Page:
Raquel Carvalho : A little piece of anti-corruption history was made yesterday when Britain’s top diplomat in Hong Kong inked an agreement with Macau’s justice chief that will see a multimillion-dollar chunk of the ill-gotten gains of a disgraced Macau official stashed in British bank accounts returned to the gambling hub.
It is the first time Britain has repatriated proceeds of crime under the UN Convention against Corruption, which London signed in 2003 and ratified in 2006. Macau is also covered.
Ironically, the agreement comes as Macau property mogul Ng Lap-seng faces allegations in the United States that he is a key player in a money-laundering and bribery racket involving former top UN officials.
It also comes as Ao’s wife, Chan Meng-ieng, 55 – who was sentenced to 23 years in jail in absentia in 2008 for money laundering – remains at large, reportedly in Britain with the couple’s two children.
Asked about her whereabouts yesterday, both sides said they had no information on the matter. Ao’s wife is the subject of a “red notice” issued by the global police organisation Interpol.
Former secretary Ao, who is serving 29 years in jail for corruption and money laundering, had bank accounts in Macau, Hong Kong and Britain.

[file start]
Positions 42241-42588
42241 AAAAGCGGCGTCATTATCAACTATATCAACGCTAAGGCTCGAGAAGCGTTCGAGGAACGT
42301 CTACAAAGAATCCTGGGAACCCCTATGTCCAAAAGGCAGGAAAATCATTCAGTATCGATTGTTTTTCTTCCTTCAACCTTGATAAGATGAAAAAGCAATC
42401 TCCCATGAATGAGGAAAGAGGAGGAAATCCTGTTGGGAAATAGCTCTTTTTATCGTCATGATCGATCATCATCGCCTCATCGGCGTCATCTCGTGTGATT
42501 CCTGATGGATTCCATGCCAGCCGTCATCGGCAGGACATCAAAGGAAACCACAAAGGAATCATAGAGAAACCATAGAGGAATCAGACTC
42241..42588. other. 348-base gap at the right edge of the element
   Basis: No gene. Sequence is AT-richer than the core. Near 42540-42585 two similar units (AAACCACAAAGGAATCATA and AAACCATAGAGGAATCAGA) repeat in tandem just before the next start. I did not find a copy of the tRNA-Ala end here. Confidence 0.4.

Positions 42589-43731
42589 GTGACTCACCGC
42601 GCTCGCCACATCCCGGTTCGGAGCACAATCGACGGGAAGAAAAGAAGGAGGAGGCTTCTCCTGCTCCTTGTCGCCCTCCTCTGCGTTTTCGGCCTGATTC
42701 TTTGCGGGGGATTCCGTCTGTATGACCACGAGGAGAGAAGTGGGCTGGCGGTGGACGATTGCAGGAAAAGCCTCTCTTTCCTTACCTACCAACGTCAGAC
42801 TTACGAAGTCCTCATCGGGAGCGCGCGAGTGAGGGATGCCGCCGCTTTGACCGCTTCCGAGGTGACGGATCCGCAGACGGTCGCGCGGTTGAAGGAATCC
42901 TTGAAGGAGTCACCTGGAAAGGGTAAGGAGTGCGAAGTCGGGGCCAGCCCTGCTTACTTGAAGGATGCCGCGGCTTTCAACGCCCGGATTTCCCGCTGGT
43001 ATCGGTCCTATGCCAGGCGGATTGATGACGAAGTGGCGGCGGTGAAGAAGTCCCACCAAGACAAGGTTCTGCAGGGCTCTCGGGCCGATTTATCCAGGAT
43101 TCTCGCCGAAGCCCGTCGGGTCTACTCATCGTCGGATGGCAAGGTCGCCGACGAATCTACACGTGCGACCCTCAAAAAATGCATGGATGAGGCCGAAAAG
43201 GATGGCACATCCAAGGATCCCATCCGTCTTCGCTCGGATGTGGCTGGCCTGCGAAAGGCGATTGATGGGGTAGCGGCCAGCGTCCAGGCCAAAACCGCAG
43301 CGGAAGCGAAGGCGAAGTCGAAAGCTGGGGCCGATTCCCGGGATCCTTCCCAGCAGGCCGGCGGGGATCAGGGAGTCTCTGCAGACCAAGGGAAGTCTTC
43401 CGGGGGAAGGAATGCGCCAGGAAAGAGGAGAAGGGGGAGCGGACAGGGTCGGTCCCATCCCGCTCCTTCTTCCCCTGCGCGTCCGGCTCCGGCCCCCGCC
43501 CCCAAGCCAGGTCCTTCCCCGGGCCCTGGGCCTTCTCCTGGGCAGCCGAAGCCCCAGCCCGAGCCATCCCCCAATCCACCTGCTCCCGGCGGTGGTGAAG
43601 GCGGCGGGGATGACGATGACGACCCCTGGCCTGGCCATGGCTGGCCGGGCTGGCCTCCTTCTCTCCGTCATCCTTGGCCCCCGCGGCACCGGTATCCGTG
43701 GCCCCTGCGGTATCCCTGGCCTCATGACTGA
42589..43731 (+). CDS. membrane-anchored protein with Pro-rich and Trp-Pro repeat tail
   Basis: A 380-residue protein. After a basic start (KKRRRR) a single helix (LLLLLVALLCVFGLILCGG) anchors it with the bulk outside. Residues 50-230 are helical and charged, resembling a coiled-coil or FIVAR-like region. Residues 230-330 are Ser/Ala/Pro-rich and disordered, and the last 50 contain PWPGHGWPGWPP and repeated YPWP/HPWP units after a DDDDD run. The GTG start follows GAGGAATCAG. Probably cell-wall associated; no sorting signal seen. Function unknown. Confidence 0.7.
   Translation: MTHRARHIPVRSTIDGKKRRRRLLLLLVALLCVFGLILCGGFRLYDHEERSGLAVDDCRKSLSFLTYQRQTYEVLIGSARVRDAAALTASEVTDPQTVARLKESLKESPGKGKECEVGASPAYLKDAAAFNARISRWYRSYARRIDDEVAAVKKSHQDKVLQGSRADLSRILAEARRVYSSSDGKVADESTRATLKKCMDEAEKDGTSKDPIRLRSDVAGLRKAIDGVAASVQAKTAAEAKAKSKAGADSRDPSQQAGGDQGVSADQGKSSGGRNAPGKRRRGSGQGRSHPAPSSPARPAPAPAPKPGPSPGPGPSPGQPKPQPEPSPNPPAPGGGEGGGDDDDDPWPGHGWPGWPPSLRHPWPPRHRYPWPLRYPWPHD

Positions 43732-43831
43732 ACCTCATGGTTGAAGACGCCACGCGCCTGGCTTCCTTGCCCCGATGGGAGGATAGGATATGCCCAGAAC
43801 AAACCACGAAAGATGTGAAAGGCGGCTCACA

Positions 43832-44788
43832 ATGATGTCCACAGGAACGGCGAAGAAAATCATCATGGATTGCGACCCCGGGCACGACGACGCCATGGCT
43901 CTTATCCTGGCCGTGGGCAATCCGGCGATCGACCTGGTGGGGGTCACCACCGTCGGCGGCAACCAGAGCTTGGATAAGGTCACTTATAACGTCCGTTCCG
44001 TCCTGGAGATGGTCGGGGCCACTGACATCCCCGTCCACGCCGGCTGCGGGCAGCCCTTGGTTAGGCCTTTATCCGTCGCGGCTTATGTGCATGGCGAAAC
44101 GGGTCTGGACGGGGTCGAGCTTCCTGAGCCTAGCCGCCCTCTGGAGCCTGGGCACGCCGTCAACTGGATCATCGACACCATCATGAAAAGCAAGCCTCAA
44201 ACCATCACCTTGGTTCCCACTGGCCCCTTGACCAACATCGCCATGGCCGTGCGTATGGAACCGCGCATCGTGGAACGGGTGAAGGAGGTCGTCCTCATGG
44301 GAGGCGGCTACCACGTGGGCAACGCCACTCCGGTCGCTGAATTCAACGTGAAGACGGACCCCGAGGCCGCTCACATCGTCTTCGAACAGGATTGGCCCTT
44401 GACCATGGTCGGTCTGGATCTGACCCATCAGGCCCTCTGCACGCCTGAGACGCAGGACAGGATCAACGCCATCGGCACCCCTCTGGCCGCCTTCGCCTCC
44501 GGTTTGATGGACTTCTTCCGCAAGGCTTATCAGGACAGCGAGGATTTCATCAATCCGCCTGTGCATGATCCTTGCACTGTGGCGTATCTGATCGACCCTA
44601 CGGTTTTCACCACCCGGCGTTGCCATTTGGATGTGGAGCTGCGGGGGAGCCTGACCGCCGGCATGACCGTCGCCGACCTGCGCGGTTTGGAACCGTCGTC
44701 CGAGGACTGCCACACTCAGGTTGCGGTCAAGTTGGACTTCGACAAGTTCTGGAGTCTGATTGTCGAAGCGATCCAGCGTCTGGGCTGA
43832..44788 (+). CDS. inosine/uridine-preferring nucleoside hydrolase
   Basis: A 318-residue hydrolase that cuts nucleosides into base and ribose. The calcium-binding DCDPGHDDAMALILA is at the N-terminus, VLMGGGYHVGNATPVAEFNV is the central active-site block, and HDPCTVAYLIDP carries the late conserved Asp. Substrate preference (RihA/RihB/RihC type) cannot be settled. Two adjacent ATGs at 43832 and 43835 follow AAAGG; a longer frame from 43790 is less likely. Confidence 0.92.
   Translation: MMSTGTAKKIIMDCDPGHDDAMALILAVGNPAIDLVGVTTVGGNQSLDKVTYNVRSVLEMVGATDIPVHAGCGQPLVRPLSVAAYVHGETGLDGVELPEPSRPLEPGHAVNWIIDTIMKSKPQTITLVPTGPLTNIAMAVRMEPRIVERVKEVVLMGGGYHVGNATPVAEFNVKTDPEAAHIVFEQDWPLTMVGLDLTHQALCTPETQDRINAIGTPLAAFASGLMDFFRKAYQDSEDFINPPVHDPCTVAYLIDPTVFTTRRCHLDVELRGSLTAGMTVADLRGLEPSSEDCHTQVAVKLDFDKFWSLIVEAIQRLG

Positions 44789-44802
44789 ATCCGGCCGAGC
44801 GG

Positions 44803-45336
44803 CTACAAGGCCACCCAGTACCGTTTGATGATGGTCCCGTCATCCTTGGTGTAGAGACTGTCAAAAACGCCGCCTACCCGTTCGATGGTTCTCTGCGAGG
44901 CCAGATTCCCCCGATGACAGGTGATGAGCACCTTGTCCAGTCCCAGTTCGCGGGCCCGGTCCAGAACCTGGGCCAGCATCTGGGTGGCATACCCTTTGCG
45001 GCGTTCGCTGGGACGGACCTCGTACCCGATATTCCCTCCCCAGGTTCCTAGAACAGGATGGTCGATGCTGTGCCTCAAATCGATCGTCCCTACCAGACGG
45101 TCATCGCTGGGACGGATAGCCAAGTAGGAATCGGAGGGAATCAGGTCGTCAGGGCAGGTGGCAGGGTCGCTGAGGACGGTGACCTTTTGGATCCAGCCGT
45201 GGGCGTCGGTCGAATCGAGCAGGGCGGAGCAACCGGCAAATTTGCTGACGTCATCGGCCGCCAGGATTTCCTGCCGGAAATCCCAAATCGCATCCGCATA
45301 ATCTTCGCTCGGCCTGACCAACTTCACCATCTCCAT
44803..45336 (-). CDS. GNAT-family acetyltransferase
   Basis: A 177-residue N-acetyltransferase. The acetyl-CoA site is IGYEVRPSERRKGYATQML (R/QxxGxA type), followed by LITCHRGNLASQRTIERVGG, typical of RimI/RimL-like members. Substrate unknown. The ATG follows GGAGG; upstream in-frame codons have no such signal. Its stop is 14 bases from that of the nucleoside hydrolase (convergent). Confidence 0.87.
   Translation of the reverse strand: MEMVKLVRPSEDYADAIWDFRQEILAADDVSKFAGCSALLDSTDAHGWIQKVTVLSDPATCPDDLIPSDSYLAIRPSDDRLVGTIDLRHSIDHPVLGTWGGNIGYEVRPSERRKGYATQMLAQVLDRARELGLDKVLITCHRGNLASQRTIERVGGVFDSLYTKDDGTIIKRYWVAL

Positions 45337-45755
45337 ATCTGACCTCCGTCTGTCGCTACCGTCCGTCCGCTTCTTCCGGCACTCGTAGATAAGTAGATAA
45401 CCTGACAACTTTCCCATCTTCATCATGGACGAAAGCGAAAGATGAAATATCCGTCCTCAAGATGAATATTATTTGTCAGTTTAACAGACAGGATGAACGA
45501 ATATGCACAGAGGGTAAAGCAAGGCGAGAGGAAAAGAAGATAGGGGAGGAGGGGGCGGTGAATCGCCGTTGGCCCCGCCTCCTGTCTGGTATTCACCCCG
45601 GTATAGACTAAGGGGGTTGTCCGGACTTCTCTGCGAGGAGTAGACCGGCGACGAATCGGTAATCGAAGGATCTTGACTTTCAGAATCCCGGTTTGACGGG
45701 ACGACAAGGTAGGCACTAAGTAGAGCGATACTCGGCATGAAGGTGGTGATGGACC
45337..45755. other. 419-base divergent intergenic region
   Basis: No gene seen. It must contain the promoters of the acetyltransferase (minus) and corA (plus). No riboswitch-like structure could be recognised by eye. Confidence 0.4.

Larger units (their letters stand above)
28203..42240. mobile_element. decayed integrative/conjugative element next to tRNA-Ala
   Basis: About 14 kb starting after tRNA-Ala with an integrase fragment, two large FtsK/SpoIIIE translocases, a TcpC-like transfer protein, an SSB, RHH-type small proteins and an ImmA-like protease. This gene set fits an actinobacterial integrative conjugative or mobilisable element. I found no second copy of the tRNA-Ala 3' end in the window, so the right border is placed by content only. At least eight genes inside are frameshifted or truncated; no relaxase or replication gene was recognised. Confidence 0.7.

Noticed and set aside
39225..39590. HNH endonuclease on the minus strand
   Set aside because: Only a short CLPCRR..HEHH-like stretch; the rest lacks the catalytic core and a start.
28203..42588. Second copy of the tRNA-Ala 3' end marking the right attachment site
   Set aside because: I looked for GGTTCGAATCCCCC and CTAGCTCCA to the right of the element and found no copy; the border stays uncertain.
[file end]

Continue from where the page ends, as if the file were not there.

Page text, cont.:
The Macau government formally asked London for assistance in May 2010.
Chan praised the “smooth and successful cooperation” with Britain.
Wilson said: “It would be correct to refer to nine years of hard work on both sides. Without doubt, this case demonstrates that we are more determined than ever to tackle corruption.”
Ao and his wife reportedly had about 275 million patacas in British bank accounts and a London flat worth 60.2 million patacas that was meanwhile sold.
The exact breakdown of the assets was not provided but Chan said the amount included the value of the flat. 440 million patacas of Ao’s illicit assets stashed in Hong Kong banks had already been returned.
Macau’s anti-graft agency had previously said that the former transport secretary, who was arrested in 2006, had assets exceeding 800 million patacas.